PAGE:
Use your imagination for a moment. Imagine you have been working hard all day, pounding rocks with a sledgehammer, and then loading them into a backpack, moving those rocks a mile down the road, and then going back to pound and move another load. After a long exhausting day, you see a chair. A stranger, standing behind the chair, invites you to sit down and rest. You believe that the chair is really there. That’s belief, of a sort. Now, suppose you look at the chair more closely. You think it would probably hold you if you sat down on it. It’s hard to tell, but it may even be comfortable. That’s another kind of belief. But trust or pistis is to actually sit down in the chair. Your confidence in the chair leads you to put your weight on it, to trust it to hold you. That is what the New Testament means when it talks about faith.

Some people believe that Jesus Christ was a real person; maybe they even believe he is still alive today. That’s belief, but it isn’t trust. Others believe that Jesus died for their sins. They believe that he could get them into heaven. That’s belief too, but it isn’t biblical trust. Trust is resting in Jesus, putting all your eggs into one basket, trusting that he has made you holy, and living daily with that trust.

Now, we’ve talked about this before, but it is helpful to revisit. If the law is only to show that we fail, and all we have to do is trust Jesus, then what is wrong with sort believing that we are forgiven through Jesus, and then going off and doing whatever we want? We can’t be holy anyway, so why should we worry about whether or not we sin?

Someone mentioned a few weeks ago that it’s interesting how we pray or sing “thank you for dying for me.” To be honest, we are often kind of flippant about it. We say it to Jesus with same kind of emotion we might say, “thanks for the coffee,” or “thanks for picking up lunch today.” I think the reason we do that is because we don’t truly understand or believe what Jesus has done.

Imagine you were in a concentration camp during a war. An evil prison guard selects you to be executed. Another prisoner steps forward and says, “No. I’ll go instead. Kill me instead.” The guard accepts the offer. If someone really did that, truly took your place for execution, it would be a life-changing, life defining event. Not a day would go by without you thinking about it. The rest of your life would be shaped by the memory of how you were spared. It would affect your goals, your thoughts, even perhaps how you treat other people. You would want your life to be worthy of the one who gave up his own life on your behalf.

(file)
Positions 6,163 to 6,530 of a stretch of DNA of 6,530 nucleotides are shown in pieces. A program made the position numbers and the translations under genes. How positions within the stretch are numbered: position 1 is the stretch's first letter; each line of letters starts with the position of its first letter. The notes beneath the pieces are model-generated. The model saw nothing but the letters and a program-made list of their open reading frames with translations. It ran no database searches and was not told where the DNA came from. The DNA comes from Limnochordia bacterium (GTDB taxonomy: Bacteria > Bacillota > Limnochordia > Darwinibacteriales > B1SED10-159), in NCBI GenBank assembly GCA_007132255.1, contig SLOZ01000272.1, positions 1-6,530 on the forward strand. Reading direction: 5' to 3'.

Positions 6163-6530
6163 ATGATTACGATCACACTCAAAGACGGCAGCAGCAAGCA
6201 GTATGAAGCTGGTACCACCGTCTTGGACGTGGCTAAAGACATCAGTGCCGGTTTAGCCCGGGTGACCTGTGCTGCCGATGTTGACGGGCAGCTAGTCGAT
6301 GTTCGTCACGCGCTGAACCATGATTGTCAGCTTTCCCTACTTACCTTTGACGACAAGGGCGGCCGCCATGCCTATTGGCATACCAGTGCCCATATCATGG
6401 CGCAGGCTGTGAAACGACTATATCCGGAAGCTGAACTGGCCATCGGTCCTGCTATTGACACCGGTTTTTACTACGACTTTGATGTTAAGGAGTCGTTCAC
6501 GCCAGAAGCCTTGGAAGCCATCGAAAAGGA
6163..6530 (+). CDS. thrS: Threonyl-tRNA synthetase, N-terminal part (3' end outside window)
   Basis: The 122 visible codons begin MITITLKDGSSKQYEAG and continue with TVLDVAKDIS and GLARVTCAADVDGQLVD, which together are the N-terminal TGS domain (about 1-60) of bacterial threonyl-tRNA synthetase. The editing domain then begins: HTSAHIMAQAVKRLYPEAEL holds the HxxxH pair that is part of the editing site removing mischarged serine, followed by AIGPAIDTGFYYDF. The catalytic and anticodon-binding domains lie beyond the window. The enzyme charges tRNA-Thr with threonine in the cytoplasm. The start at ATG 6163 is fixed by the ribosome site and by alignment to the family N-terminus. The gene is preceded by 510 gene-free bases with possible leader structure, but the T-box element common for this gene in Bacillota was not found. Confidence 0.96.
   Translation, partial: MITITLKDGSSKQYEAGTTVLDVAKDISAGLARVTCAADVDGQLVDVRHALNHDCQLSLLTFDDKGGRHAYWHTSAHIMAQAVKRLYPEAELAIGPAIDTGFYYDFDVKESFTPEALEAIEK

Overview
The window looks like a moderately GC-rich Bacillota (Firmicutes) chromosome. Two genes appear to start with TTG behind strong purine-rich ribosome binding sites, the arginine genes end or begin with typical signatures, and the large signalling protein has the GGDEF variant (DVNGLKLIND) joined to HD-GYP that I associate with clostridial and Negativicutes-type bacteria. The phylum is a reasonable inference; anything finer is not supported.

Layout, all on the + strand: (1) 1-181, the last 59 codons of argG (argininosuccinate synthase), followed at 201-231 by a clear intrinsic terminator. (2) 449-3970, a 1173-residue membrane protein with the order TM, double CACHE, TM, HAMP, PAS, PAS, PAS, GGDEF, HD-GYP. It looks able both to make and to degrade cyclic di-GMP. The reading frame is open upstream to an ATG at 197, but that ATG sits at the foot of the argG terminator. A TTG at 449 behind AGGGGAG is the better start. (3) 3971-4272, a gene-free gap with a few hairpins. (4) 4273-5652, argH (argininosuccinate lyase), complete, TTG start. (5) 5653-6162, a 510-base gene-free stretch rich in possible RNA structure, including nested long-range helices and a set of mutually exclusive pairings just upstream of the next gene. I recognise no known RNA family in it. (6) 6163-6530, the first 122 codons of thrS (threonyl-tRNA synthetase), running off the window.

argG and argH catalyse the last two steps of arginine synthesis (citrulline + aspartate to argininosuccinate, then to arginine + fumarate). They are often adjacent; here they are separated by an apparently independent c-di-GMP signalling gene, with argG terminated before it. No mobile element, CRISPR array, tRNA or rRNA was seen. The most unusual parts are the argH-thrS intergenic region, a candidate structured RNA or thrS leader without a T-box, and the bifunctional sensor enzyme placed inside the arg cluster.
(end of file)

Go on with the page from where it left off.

Every once in a while you may meet someone, maybe a soldier, who was saved when someone else gave his life to keep them safe. When you meet such people, that story, about how they were saved, is often one of the first things they tell you about themselves. It irrevocably changes them. It leaves a mark.

When we truly believe and trust that Jesus has given his life to make us holy, it leaves a mark. It is a life-changing, life-defining thing. If we really trust that it is true, it is hard to be flippant about it.

If you really believed someone gave his life for you, you would realize that there is no way to ever repay that act. You might want to live a worthy life, to make your life count for something so that his was not wasted. But you would never get the idea that somehow you could repay that person or his family. You would simply have to accept that you have been given an incredible gift. In fact, it would be offensive to act as if you could somehow earn that gift, or as if you were inherently worthy enough for someone else to die for.

The same is true if you go through life trying to be good to somehow earn forgiveness. You can’t earn the right for Jesus to die for you. There is no way you could do enough. You cannot be worthy of what God has done for you. All that is left is for you to accept it, or not.

By the same principle, if we are living our lives to please ourselves, if we have no enduring sense of gratitude, no certainty that our lives have been defined by the event when Jesus offered himself up in our place, the problem is not that we are failing to live righteously. The problem is, if you live like that, you must not actually trust that Jesus has given his life for you. It isn’t real to you. You don’t really believe it.

Paul says, the only thing is to trust Jesus. We have God’s approval when we cling in faith to what he has already done on our behalf. You can’t earn it. It is offensive for you to try. It’s offensive also when we refuse to let it change us or define our lives.

The law shows us how hopeless we are. Jesus is our only hope. As the writer of Hebrews says,

That is why we have a great High Priest who has gone to heaven, Jesus the Son of God. Let us cling to him and never stop trusting him. This High Priest of ours understands our weaknesses, for he faced all of the same temptations we do, yet he did not sin. So let us come boldly to the throne of our gracious God. There we will receive his mercy, and we will find grace to help us when we need it. (Hebrews 4:14-16)